Movie Villains Wiki
Agent Smith Matrix 29.jpg
Agent Smith
Background information
Feature films The Matrix
The Matrix Reloaded
The Matrix Revolutions
Television programs
Video games Enter the Matrix
The Matrix: Path of Neo (archive footage)
Park attractions
Portrayed by Hugo Weaving
Portrayed by
Voice Hugo Weaving
Performance model
Honors and awards
Character information
Full name Agent Smith
Other names Smith
Personality Intelligent,
Appearance Sunglasses, brown hair
Occupation Agent, computer virus (later)
Goal Take over the Matrix, kill Neo get out from the Matrix and destroy Zion with the machines (all failed)
Home Mega City
Allies Cypher
Minions Cypher
Enemies Neo
Powers and abilities
Weapons Guns
Fate Gets destroyed
Quote All tell me, Mr. Anderson, what good is a phone call if you're unable to speak?

Agent Smith is the main antagonist in the 1999 film The Matrix and its two sequels. He is portrayed by Hugo Weaving.


Smith began as an Agent, an AI program in the Matrix programmed to keep order within the system by terminating troublesome programs and human avatars which would otherwise bring instability to the simulated reality. To this end, Smith possesses the ability to take control over the simulated body of any human wired into the Matrix. As an Agent, Smith is able to bend the rules of the Matrix (such as gravity and the limitations of the human body), giving him speed and strength beyond ordinary human capability.


The Matrix

In the film Smith is one of the three Agents sent to deal with Morpheus. After Neo is successfully removed from the Matrix, Smith arranges Morpheus' capture by bribing Cypher, a disillusioned member of Morpheus' crew with being reintegrated into The Matrix. When Neo manages to free Morpheus, Smith and his fellow Agents engage in a lengthy cross-town chase. He and Neo fight, with Smith dominating most of the fight. Shortly after Neo escapes the fight, Smith guns him down. Neo revives, realizes his power as the One, and enters Smith, to destroy him from within.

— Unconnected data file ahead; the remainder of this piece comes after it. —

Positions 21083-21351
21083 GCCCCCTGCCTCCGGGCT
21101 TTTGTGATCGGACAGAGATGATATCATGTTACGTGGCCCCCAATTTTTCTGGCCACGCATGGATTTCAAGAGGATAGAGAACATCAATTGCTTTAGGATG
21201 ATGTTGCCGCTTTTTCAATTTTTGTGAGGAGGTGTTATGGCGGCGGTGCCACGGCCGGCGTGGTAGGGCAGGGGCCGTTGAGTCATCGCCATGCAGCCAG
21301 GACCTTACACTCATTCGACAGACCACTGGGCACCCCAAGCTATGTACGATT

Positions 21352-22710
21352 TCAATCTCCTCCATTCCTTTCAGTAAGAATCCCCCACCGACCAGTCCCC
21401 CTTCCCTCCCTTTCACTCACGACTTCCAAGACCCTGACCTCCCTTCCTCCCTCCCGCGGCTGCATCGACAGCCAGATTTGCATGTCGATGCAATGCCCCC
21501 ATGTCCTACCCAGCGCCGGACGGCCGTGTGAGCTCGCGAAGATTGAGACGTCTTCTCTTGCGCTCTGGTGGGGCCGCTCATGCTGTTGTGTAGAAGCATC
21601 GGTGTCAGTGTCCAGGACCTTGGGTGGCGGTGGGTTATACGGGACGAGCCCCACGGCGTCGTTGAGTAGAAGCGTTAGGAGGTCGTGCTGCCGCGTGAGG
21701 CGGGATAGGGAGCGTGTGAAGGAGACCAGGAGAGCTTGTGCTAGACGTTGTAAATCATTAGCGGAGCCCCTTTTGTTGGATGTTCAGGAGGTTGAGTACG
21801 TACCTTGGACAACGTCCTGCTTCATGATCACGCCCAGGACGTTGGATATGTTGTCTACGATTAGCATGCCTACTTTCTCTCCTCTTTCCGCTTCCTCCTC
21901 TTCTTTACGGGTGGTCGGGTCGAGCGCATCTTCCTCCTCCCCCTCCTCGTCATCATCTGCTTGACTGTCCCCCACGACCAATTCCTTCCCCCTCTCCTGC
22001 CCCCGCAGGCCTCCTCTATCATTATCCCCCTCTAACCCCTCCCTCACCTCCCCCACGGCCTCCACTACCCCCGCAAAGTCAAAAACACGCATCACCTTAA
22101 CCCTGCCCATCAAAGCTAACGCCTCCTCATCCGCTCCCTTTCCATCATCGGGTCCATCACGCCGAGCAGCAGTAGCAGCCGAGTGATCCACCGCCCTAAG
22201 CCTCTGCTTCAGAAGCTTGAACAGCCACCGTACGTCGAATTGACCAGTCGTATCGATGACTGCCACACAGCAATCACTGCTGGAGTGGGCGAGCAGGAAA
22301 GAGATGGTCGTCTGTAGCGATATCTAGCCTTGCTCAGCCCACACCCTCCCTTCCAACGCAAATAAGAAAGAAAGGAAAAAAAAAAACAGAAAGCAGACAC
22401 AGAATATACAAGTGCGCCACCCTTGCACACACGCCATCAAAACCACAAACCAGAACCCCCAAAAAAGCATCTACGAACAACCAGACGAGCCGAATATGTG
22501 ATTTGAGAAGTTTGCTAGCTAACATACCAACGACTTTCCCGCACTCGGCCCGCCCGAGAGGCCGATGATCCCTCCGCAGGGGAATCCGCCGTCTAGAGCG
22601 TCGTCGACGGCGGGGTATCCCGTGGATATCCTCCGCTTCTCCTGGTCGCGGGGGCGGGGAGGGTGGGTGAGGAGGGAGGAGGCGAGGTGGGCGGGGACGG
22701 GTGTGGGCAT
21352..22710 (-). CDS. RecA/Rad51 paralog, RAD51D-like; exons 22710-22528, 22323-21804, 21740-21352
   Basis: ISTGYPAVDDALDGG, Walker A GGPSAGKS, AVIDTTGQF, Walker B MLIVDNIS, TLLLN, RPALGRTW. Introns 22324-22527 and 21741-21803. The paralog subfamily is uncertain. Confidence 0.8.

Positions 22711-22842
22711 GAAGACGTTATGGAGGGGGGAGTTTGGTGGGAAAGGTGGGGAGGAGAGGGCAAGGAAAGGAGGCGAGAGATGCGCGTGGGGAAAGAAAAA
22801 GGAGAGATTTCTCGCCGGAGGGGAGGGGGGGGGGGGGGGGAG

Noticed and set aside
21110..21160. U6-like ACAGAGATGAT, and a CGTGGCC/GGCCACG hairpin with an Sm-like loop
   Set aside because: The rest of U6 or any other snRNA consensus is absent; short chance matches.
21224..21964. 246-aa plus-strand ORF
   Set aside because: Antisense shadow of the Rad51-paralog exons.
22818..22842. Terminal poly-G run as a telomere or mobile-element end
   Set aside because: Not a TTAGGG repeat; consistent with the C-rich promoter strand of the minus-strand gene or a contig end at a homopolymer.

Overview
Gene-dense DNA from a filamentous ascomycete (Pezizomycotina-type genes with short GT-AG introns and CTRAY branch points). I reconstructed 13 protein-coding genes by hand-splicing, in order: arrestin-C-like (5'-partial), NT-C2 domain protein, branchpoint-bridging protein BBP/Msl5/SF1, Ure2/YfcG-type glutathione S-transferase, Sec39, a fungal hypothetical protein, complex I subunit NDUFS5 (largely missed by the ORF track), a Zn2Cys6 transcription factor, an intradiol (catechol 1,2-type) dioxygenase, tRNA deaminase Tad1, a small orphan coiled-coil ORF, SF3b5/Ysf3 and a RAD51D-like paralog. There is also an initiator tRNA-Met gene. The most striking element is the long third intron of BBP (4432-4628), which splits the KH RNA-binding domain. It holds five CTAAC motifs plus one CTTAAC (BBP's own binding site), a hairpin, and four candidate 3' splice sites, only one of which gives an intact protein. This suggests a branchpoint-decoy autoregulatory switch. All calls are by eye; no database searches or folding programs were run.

The Matrix Reloaded

As a result of his contact with Neo, Smith is "unplugged"; no longer an Agent of the system but a "free man". This is signified by the lack of an earpiece, which he gives to Neo as a message early in the film. His appearance has changed from the first movie as well; his sunglasses are of a different, more angular shape than the square ones the Agents wear, and his suit is now black instead of dark green (Matrix code).

He still possesses the abilities of an Agent, but instead of being able to jump from one human to another, he is able to copy himself over any human or program in the Matrix through direct contact; this includes humans wired into the Matrix, non-Agent programs with human forms, redpills, and humans already possessed by Agents. Smith retains the memories and abilities, if any, of the one over which he copies himself. This ability is much like how a virus replicates, creating an ironic contrast with the first film, where Smith likens humanity to a virus.

He makes the claim that Neo has set him free, indicating that he now has not only the vision but also the ability to break free of the machines' control and exist as a singular being. He is now allied with no one but himself, rendering him an outlaw to both the Matrix and the human minds which populate it. Being free of burden, however, Smith is also compelled to feel that he is still crushed by the weight of purpose.